"It's near and dear to my heart," she said. "This could be my husband. This could be a family member. I would hope someone would take the time to make sure they were laid to rest and received the honors they deserved."
Nobody knows where Rod, Harry and Ken are from or where they lived at the time of their deaths. They came to the funeral home from the Portland VA Medical Center. We know only their age, their branch of service, sometimes the years they served, and in Harry's case that he earned the rank of corporal. Rod was 79, Harry was 55, and Ken was 54.
Rocha-Barella said the program will serve any qualifying veteran in Oregon.
"If we get a call from Grants Pass about a veteran needing services, we will go get that veteran," she said.
Howell, Edwards, Doerksen, per state law, will hold the deceased veteran for 10 days while attempting to locate next of kin. They make phone calls, send registered letters and post obituaries. Obituaries for all seven veterans honored through the program so far were published in the Statesman Journal.
It costs about $6,000 for a full-service funeral package for each veteran. The funeral home applies for VA funds, but reimbursement is minimal.
"Sometimes we get a check for $300, sometimes nothing," Rocha-Barella said.
Patriot Guard Riders from Keizer, Independence, Jefferson, Mill City, Silverton, Stayton and Sublimity came to honor Rod, Harry and Ken. Some of them also will participate in the interment ceremony today, along with Honor Guards from Oregon, the Navy and the Marine Corps, the Veterans Color Guard from Eugene, American Legion Post 180 from Milwaukie, and the Band of Brothers from Prineville.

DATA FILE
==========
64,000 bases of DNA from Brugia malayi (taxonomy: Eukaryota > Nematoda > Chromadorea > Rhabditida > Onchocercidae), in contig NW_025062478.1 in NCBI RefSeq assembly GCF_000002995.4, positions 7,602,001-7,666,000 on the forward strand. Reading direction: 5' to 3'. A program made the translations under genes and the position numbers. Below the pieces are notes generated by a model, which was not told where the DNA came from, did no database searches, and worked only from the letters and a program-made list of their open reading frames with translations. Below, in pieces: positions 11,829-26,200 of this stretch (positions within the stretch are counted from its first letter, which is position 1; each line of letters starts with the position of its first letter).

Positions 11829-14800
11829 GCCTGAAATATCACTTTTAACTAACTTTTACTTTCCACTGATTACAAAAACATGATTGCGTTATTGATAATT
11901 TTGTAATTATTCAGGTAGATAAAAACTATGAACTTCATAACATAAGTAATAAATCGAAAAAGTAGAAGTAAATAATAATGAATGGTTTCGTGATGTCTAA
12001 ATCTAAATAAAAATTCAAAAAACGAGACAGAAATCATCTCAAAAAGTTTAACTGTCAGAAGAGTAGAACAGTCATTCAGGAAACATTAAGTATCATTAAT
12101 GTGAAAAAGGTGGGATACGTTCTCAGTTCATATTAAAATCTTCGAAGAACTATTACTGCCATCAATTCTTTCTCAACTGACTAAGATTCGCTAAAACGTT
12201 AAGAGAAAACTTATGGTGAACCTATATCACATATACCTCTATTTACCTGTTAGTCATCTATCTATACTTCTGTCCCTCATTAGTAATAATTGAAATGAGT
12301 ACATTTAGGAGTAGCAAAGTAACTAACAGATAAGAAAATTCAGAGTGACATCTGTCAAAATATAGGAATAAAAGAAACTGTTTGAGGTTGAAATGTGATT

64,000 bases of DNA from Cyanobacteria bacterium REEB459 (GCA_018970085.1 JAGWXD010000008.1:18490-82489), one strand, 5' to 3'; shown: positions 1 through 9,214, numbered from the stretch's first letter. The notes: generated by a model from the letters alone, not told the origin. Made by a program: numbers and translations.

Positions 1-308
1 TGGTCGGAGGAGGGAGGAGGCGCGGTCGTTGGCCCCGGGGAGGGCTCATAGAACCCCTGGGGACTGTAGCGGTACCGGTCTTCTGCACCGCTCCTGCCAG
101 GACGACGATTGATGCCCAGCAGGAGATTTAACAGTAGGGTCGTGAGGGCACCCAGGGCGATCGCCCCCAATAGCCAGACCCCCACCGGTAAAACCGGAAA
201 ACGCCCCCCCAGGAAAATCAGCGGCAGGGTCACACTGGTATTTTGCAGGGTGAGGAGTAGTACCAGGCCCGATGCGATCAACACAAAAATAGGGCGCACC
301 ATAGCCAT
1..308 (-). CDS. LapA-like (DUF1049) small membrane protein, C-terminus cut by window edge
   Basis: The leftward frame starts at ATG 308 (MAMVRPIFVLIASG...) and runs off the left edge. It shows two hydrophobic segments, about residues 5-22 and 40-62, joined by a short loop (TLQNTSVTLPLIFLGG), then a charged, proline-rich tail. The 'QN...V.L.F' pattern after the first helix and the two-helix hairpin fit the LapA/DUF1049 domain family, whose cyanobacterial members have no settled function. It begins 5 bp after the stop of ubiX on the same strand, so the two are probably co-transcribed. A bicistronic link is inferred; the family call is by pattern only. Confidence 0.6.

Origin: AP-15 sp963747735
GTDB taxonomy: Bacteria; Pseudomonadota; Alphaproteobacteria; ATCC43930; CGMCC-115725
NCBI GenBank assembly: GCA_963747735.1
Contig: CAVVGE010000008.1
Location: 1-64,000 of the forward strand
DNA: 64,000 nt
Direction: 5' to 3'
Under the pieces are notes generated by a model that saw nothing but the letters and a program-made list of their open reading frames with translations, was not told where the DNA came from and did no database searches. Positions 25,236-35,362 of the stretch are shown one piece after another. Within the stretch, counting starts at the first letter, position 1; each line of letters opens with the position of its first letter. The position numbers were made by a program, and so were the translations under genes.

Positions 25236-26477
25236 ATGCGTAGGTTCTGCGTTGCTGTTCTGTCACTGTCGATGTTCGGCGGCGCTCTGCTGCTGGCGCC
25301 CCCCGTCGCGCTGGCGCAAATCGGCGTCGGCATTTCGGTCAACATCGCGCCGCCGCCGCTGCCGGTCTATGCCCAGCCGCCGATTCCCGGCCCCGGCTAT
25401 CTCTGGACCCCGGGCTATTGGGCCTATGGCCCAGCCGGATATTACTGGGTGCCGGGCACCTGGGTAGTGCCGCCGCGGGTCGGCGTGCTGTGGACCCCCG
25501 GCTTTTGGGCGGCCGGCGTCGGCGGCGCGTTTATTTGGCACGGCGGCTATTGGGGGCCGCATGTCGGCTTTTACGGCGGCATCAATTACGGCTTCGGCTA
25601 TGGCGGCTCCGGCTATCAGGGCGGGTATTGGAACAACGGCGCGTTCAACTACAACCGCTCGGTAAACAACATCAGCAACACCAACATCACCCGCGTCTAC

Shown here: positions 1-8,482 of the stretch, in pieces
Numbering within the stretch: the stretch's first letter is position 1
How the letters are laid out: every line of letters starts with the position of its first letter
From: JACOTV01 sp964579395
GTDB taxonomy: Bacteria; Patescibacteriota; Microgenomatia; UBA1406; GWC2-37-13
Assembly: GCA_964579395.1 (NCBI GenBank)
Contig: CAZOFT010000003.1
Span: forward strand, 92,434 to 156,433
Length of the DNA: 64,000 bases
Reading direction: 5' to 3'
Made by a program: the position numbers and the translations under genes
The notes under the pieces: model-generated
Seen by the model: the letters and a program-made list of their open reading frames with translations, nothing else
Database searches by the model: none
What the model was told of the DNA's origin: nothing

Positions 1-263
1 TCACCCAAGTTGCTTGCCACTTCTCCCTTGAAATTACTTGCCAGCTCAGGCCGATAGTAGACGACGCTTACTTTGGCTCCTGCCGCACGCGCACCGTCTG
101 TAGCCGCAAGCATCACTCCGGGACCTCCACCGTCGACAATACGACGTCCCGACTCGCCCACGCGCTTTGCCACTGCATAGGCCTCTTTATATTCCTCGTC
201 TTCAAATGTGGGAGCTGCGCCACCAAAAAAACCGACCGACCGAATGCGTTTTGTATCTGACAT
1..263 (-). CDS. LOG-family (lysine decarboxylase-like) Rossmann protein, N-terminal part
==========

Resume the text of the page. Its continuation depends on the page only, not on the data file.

"It does me good to see all the response of other veterans," said Ron McFadden, a Salem native and retired Air Force tech sergeant who served in Vietnam. "It doesn't matter what branch of service or what war."
McFadden, who works part-time for the funeral home, will be graveside today for a very important mission. The ceremonial folding and presentation of the flag is normally reserved for a family member, but in these cases, there isn't one. McFadden will accept the flags on behalf of Rod, Harry and Ken.
"It touches me every time they hand me a flag," said McFadden, who also accepted flags for the previous four homeless veterans served. "It's like being a family member. They don't have anyone to speak for them."
Those flags, preserved in triangular display cases, occupy a prominent space on a shelf in Rocha-Barella's office. The other three will be added after today.
"Let's say five years from now someone comes forward and says that was my uncle," she said. "We have something to give them."
David R. Masingale, Vietnam Army veteran, died Dec. 24, 2014. He was 67.
Thomas G. Shisler, Vietnam Navy veteran, died Jan. 2. He was 62.
Dean E. Troendly, World War II Army veteran, died Jan. 31. He was 90.
Harry A. Auman, Marine Corps veteran, 1979-83, died Feb. 13. He was 55.
Rodney C. Angier, Korean War Navy veteran, died Feb. 17. He was 79.
Kenneth D. Smith, Marine Corps veteran, died March 1. He was 54.